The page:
The most basic of Amazon Alexa is the dot, and it is an affordable $35. The echo is much better sounding but it is $150, and the Show with an 11” screen is an eye-watering $300.
No matter what you decide to get them, they are sure to smile, because at the end of the day it really is the thought that counts.
Bryan King, President, High Speed Crow
A common misconception is a router lasts forever. It is electronic, no moving parts, why should I upgrade?
Ten years ago, we would agree. Basic WiFi was all that was needed, and a household had maybe 3 devices on WiFi. People had a single desktop wired up to the router. We see 7-10-year-old routers that will do at most 25Mbs, and are sensitive to interference which creates high latency or even periodic disconnections.
Today, average homes with 4 people have over 30 devices. Smartphones, laptops, tablets, NEST thermostats, Amazon Alexa, Chromecast, smart watches, gaming consoles, smart TV, printers, cameras, and even robot vacuums.
The increase in the number of WiFi devices creates more challenges, but especially the need to have WiFi in every corner of your home, including the basement or 2nd floor, maybe even in the garage. And then there is the newer 802.11ac standard using 5GHz.
Many routers have “repeaters” which will help propagate the signal from your main router location. A great feature is the ability to add a second network of “guest” and leave it posted where visitors can see it and easily connect. Most newer cell phones have 5GHz – but this is different from the newest 5G cellular services you may read about.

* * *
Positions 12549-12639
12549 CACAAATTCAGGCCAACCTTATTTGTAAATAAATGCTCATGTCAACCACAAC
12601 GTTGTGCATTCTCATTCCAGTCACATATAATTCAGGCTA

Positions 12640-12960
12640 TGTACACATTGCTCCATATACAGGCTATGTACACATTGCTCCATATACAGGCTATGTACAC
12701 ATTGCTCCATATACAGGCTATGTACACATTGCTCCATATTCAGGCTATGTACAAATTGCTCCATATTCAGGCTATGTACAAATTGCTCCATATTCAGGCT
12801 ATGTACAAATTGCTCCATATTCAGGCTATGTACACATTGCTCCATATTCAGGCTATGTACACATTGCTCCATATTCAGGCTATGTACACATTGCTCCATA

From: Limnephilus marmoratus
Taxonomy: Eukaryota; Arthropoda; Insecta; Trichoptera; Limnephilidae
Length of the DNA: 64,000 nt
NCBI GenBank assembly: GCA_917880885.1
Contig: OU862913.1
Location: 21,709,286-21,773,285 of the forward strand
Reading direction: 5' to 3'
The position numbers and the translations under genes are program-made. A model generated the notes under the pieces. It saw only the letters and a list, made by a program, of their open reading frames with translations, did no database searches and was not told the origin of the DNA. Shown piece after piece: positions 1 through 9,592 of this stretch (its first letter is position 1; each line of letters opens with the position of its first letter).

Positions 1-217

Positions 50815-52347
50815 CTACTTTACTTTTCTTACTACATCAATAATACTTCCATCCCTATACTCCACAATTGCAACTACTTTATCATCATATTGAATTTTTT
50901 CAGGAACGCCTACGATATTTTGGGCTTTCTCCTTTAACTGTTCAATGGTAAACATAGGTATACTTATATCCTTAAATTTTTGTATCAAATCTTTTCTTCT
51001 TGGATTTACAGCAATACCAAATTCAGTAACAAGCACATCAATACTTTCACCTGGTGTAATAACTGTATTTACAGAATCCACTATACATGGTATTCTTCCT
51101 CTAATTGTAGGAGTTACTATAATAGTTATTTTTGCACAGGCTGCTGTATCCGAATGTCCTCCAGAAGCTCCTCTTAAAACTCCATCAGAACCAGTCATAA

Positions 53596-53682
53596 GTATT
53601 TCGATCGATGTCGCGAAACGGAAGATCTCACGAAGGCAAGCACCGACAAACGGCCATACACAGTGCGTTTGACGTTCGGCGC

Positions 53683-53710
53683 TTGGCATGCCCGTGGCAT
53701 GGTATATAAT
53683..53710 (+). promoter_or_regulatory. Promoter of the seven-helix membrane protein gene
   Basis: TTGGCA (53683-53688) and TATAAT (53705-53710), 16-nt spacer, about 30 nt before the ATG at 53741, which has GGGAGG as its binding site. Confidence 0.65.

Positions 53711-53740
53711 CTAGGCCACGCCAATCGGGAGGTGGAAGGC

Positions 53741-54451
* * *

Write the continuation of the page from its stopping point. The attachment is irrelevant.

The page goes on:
There is the 5GHz WiFi standard, and there is the 5G for cellular networks – these are as different as planes and trains. Each has its purpose, for various situations.
The 5GHz WiFi standard, known as 802.11ac, can deliver faster speeds than previous 2.4GHz WiFI but is targeted for inside your home and that range. It is used in other situations, but that will be another article.
The Cellular 5G is the new generation following 4G (LTE/WiMax). It is targeted for densely populated areas such as cities and it has significant data throughput capabilities.
What does this do for the average person in Manitoba? It is a balance between economics, population density, and capabilities.
Deployment of the new 5G systems is very expensive, and the intention was not an increase in coverage but rather the number of active devices and the capacity required to support it. The target audience is dense areas because that is the area that can support the expensive upgrades. These areas have significantly higher usage and require the additional capacity. For comparison, think of Costco and 7-11. If you needed a pack of 2 batteries, it is $8 at 7-11 and Costco doesn’t sell just two but you can get 24 for a little more than $20. In the dense cities areas, there will be a Costco. If you live in Dugald or Petersfield it is unlikely the population can support a Costco anytime soon.
So with 5G and all the hype – it is real technology, it does work, there are rollouts happening around the world, BUT it is destined for the most dense of areas. Over time, technology will catch up. In the interim, make use of your WiFi.